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This question already has an answer here:

If we take the definition of π in the form:

π is the ratio of a circle's circumference to its diameter.

There implicitly assumed that the norm is Euclidian:

\begin{equation} \|\boldsymbol{x}\|_{2} := \sqrt{x_1^2 + \cdots + x_n^2} \end{equation}

And if we take the Chebyshev norm:

\begin{equation} \|x\|_\infty=\max\{ |x_1|, \dots, |x_n| \} \end{equation}

The circle would transform into this:

Circle in the Chebyshev norm

And the π would obviously change it value into $4$.

Does this lead to any changes? Maybe on other definitions of π or anything?

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marked as duplicate by Dennis Gulko, Ayman Hourieh, William, Dominic Michaelis, Micah Mar 17 '13 at 15:48

This question has been asked before and already has an answer. If those answers do not fully address your question, please ask a new question.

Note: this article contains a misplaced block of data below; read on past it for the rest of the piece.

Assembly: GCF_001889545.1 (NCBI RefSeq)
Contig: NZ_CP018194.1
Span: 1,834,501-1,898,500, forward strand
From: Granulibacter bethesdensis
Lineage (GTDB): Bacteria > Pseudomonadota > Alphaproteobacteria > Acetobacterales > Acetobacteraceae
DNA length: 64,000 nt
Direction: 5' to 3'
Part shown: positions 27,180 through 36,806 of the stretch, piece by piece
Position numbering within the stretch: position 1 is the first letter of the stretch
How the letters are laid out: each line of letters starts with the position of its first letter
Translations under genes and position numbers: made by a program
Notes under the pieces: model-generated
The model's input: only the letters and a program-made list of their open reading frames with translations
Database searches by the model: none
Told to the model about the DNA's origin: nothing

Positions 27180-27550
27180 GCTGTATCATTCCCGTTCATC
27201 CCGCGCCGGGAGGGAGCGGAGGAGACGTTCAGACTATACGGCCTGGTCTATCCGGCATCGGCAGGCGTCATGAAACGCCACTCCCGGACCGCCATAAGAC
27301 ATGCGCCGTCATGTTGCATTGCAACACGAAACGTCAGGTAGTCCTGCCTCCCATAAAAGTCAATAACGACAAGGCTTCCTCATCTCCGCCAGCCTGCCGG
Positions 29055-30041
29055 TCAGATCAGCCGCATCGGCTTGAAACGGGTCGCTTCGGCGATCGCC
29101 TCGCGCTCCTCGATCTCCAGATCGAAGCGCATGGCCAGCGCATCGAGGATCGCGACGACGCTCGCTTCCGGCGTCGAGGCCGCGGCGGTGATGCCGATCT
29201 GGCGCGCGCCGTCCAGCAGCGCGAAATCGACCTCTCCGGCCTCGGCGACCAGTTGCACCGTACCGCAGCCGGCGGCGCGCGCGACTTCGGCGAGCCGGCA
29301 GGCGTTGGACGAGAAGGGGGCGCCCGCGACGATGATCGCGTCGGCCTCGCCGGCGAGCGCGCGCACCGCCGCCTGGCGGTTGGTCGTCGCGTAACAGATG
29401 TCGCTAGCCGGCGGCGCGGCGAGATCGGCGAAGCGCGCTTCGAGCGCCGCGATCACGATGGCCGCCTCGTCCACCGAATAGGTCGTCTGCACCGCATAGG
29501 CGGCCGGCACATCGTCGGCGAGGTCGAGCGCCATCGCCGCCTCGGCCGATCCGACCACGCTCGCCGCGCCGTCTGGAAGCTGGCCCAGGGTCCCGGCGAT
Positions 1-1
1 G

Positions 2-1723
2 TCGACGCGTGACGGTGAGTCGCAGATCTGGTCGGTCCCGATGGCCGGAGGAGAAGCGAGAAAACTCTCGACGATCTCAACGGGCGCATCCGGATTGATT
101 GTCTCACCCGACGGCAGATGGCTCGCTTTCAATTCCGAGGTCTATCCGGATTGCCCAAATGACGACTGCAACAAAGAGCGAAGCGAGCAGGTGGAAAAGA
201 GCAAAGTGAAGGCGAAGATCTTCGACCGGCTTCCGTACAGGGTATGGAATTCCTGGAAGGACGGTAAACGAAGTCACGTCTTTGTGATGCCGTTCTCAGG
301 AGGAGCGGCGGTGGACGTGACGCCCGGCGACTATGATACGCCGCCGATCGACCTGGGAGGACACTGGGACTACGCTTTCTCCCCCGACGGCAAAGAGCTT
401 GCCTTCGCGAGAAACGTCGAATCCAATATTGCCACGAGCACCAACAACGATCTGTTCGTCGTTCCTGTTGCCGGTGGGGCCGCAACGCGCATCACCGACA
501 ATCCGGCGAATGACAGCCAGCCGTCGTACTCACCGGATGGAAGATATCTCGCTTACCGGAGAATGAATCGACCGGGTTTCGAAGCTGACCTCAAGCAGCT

It wouldn't be $\pi$. The symbol $\pi$ defines the smallest positive real number such that $e^{\pi i} \in \mathbb{R}$. – dtldarek Mar 16 '13 at 21:34
@dtldarek Alternatively, we can define it as $$2\int_{-1}^1 \sqrt{1-x^2}dx$$ or as the smallest positive real such that $$\sin x=0$$ (which is pretty much what you say) – Pedro Tamaroff Mar 16 '13 at 22:26
I think you already answered your question. Changing something changes things: if you change the norm, the circumference/diameter changes (though what do you even mean by "diameter" here?). The usual $\pi$ is wonderful because it equals many different things simultaneously; if you changed things, some of these different things might no longer be equal. – Greg Martin Mar 16 '13 at 22:30
up vote 1 down vote accepted

Under Euclidean metric there are number of constants that their values coincide and are collectively denoted by the symbol $\pi$.

How ever some of the coinciding values are independent from the metric and some are coupled with the metric and the geometry under consideration.

In your example, would the calculation of areas remain the same? How does the value of calculation under new metric need to be adjusted for unit square? Would the $\pi$ of calculation of area be the same one as the one for calculation of perimeter?

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